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Distinct Brain Patterns Found In Kids With ADHD

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Brain ImageWhat if a brain scan could tell us if a child has ADHD? New research implies we may be one step closer to making this a reality. Preliminary findings from a new study indicate that children with Attention Deficit Hyperactivity Disorder have different and distinct brain patterns when processing visual information. An article from WebMD detailing the information presented in Chicago at the Radiological Society Of North America’s annual meeting states the following:

Researchers used a specialized brain scan called a functional MRI to watch brain activity in 18 children aged 9 to 15 with ADHD and 18 children of the same ages without the disorder…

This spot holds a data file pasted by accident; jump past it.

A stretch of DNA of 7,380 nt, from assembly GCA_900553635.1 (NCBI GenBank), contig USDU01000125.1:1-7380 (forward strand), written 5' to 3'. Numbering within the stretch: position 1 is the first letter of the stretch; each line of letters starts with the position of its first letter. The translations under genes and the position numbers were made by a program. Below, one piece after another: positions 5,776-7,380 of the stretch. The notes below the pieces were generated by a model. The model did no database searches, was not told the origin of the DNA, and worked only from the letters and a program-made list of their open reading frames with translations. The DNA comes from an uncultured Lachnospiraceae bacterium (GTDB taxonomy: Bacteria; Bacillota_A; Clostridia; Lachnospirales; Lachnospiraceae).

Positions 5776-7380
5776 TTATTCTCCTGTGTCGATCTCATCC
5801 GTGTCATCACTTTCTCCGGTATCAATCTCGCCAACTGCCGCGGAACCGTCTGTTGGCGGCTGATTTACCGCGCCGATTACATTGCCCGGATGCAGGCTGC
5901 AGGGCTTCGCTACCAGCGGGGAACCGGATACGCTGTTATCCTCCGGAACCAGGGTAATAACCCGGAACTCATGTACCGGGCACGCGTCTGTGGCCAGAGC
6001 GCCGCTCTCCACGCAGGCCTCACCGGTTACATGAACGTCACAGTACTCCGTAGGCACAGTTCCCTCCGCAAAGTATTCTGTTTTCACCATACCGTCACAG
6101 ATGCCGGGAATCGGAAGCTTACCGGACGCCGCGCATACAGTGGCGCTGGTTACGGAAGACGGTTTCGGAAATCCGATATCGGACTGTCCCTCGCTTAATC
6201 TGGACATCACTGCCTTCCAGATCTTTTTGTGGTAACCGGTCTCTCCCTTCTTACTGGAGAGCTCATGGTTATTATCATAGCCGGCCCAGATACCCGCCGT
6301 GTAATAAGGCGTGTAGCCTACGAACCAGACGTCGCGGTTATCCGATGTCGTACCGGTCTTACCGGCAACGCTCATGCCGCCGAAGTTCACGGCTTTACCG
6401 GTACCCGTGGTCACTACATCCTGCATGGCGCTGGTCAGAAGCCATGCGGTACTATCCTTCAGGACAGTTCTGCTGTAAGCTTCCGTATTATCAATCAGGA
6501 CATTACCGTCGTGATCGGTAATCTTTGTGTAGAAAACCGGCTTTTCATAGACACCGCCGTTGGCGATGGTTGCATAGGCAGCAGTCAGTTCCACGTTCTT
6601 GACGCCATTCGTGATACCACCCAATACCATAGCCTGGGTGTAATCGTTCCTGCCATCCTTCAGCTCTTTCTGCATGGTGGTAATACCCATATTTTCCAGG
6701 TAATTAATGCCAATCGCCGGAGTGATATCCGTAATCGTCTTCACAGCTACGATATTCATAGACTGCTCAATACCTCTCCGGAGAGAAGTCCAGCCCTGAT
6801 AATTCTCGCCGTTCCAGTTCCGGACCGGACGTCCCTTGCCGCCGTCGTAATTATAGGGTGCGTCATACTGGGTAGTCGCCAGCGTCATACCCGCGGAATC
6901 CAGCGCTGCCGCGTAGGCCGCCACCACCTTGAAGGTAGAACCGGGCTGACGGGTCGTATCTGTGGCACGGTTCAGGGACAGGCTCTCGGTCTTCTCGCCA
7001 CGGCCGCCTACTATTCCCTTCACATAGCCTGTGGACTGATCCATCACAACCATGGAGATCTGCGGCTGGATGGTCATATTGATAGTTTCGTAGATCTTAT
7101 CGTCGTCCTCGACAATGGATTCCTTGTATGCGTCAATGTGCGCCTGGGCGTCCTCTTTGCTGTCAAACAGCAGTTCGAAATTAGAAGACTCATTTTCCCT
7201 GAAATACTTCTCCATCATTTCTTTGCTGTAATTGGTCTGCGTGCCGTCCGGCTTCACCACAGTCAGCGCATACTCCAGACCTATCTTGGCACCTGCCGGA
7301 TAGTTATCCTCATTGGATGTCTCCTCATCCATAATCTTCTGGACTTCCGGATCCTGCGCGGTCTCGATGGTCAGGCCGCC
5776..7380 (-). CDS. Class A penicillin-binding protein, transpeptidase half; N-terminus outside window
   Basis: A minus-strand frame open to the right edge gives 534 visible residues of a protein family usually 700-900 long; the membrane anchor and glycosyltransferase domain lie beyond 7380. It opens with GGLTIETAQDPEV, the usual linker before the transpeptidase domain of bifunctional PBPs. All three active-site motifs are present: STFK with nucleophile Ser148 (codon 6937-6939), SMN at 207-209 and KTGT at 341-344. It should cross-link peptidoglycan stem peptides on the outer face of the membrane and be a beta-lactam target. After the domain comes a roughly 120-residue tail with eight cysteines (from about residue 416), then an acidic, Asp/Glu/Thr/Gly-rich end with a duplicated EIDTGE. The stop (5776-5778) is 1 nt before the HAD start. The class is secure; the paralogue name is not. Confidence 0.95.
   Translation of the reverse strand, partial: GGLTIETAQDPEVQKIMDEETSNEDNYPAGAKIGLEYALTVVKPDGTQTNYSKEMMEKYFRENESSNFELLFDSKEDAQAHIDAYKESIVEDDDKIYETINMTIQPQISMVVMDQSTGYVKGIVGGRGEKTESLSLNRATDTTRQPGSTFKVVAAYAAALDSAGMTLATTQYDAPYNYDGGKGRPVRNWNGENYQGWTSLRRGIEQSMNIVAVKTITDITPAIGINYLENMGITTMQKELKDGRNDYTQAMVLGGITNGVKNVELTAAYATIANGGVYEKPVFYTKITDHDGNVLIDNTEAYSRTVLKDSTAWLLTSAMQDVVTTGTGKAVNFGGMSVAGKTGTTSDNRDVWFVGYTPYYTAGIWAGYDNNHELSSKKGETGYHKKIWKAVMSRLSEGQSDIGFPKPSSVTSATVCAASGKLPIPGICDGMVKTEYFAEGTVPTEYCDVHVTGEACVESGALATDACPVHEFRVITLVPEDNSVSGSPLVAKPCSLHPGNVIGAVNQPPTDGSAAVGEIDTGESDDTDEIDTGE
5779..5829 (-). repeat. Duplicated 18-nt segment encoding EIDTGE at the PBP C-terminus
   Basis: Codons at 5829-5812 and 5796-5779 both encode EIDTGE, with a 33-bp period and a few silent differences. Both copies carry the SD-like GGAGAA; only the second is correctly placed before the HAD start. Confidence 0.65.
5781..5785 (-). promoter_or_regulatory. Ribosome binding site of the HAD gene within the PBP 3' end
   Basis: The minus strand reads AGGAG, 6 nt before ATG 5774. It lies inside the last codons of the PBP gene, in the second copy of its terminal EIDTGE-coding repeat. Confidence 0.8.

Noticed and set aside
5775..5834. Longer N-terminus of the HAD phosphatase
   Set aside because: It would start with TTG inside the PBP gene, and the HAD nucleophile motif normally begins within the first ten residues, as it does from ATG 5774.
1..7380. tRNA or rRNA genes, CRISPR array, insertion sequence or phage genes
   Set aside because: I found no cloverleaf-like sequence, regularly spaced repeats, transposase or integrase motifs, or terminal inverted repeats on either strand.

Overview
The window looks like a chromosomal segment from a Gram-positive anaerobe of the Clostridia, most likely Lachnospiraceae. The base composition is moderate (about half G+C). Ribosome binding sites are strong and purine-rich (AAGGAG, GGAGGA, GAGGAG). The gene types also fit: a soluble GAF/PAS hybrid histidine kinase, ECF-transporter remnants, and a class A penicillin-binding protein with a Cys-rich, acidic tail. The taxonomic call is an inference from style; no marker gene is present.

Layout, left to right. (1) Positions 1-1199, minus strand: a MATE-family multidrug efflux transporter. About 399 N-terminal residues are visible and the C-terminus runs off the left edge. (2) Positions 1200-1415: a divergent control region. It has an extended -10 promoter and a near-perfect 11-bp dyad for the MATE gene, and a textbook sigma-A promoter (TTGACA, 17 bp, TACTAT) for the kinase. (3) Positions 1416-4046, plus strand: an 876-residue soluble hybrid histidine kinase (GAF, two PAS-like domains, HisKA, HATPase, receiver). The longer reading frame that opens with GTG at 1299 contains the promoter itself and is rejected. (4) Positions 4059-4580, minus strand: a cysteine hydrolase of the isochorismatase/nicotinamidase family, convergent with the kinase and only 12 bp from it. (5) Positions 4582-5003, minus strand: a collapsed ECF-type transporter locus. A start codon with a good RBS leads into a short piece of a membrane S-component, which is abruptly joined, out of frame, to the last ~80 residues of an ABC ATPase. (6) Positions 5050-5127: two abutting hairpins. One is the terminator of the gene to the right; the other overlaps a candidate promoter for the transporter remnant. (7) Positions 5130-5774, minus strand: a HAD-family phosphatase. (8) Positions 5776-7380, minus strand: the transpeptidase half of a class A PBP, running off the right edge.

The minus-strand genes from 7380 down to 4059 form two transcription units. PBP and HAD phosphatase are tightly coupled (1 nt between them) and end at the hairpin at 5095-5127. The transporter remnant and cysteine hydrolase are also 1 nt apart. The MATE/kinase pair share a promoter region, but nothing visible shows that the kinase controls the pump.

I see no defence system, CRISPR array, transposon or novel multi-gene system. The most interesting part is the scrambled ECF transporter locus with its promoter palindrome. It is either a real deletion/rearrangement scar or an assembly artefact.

The test requires the children to pay attention and visualize, remember ,and compare the numbers, says study leader Xiaobo Li, PhD, assistant professor of radiology at the Albert Einstein College of Medicine in New York City.

‘What we found,’ she tells WebMD, ‘is that the pattern of brain activity for processing visual attention information looks a little different in children with ADHD.’

Specifically, the scans of children with ADHD showed less activity in brain regions involved in visual attention and working memory, Li says.

So what does this information mean for children and families dealing with ADHD? While peer review and more research is needed to confirm the findings, the information underscores Dr. Robert Melillo’s theory that brain function and communication are different for children with neuro-behavioral disorders.

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